Most large organisations start life with adventurous, risk taking management and settle down with process focused management whose motto is “execution is everything” – it isn’t by the way. The focus moves from IT investments that support new capability and growth to those that streamline and integrate existing processes. In reality management need to be mindful of both types of investment and accept that each domain requires a different approach. If an investment is meant to make a difference then it had better be different. No point buying the same solution that ten thousand other similar organisations have deployed – where is the advantage in that? Where an investment simply represents a desire for greater efficiency then there is every reason to do as the ten thousand do – skills should be cheaper and risks lower.
The reality of management culture in most large organisations is that most decisions are coloured by a blame culture. As a result IT investments that need to make a difference end up doing what everyone else is doing. In an open and intelligent management environment it would be acknowledged that there was a time for taking risks and a time to do what everyone else was doing.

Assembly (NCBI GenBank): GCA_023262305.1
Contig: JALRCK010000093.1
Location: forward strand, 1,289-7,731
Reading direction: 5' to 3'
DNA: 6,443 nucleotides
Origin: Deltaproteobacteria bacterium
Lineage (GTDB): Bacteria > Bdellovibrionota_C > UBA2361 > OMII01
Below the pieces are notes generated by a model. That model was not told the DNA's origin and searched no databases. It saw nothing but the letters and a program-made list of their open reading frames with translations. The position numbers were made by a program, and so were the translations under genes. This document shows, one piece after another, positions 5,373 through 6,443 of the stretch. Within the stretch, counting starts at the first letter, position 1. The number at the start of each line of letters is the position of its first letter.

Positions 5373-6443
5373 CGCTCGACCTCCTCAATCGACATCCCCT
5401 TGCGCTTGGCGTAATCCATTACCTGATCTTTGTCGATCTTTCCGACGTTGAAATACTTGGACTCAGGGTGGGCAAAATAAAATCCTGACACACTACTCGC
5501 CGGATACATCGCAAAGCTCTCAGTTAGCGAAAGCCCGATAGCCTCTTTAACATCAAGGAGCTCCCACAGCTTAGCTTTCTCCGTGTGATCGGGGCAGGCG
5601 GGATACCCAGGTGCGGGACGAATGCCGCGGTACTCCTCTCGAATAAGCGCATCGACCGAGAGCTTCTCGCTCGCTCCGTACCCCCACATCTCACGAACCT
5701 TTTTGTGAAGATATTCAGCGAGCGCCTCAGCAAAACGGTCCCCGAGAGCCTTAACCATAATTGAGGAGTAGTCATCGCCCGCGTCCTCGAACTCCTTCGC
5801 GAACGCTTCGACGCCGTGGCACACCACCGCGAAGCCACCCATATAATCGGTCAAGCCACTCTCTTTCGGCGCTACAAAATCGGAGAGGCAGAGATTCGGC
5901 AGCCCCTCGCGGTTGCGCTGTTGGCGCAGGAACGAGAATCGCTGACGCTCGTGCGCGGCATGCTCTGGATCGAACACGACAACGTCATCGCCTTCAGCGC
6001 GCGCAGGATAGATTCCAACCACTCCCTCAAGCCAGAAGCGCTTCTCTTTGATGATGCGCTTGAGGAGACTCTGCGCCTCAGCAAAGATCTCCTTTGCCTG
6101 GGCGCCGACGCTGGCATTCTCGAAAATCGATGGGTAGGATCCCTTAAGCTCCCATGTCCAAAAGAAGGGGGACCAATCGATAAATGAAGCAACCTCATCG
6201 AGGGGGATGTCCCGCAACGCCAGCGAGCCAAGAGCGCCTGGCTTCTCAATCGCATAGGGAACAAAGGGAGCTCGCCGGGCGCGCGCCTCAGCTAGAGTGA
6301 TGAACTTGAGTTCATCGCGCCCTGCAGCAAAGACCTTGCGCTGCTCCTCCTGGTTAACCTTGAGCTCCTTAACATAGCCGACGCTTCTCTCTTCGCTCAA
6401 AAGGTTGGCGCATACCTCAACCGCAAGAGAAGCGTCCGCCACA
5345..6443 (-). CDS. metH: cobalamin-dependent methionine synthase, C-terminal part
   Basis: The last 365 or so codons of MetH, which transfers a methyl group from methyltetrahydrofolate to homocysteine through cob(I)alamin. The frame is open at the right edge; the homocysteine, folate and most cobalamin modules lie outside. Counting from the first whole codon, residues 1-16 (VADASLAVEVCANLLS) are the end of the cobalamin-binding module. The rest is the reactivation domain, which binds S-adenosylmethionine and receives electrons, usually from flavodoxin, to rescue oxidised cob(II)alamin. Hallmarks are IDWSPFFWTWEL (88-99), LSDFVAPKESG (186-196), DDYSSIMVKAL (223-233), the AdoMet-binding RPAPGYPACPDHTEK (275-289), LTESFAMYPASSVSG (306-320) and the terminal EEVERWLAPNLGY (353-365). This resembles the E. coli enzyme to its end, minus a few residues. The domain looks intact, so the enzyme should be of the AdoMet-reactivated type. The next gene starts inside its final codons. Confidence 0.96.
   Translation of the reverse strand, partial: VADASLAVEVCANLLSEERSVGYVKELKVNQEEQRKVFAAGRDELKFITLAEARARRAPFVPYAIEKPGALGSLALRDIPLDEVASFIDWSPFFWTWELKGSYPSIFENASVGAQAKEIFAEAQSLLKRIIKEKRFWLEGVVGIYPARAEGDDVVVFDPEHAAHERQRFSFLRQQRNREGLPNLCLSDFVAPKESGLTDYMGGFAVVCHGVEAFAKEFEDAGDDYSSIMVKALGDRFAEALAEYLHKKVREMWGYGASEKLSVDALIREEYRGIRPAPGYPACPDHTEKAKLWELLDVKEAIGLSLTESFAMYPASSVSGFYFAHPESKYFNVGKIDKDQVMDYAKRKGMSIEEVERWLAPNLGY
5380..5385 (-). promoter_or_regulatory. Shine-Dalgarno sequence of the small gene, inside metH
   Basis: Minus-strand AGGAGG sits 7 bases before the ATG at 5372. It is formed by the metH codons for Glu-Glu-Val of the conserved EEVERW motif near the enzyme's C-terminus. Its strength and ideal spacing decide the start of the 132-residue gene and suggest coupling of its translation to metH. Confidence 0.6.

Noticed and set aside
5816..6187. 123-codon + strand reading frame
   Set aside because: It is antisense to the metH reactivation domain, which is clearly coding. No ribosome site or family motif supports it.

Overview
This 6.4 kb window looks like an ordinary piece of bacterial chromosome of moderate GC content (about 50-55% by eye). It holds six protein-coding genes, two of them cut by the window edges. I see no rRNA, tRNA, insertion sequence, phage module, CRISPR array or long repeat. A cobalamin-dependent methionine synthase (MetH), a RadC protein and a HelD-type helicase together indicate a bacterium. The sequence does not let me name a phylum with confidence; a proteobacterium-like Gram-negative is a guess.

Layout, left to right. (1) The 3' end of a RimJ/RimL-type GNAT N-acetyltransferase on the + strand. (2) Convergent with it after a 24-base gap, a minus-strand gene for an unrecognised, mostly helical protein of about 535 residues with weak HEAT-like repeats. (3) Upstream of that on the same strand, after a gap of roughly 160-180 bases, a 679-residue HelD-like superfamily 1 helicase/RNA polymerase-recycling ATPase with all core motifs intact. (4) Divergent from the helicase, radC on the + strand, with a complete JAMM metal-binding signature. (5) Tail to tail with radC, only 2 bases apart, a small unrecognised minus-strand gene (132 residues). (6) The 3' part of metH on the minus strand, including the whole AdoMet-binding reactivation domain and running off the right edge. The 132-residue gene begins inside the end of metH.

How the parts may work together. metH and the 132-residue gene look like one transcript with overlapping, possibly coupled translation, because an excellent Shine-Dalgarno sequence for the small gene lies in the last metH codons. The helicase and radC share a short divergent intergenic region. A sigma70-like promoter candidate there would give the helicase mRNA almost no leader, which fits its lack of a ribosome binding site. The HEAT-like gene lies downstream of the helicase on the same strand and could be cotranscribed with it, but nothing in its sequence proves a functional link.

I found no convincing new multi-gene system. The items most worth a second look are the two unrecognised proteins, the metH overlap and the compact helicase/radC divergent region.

Perhaps the single largest driver of IT markets is the defensive “me too” attitude of many internal sponsors. With these dynamics in place there is absolutely no point even trying to make rational IT decisions.
We talk about “the organisation” as if it was some real entity. In reality what we have is a collection of people with their own personal agendas trying, as far as possible, to work for the collective good. Where IT is concerned the personal agenda is a very powerful force capable of determining the IT strategy of an organisation simply to enhance the résumés of a handful of managers. There is no doubt about it, having the right experience of a popular technology adds to personal marketability.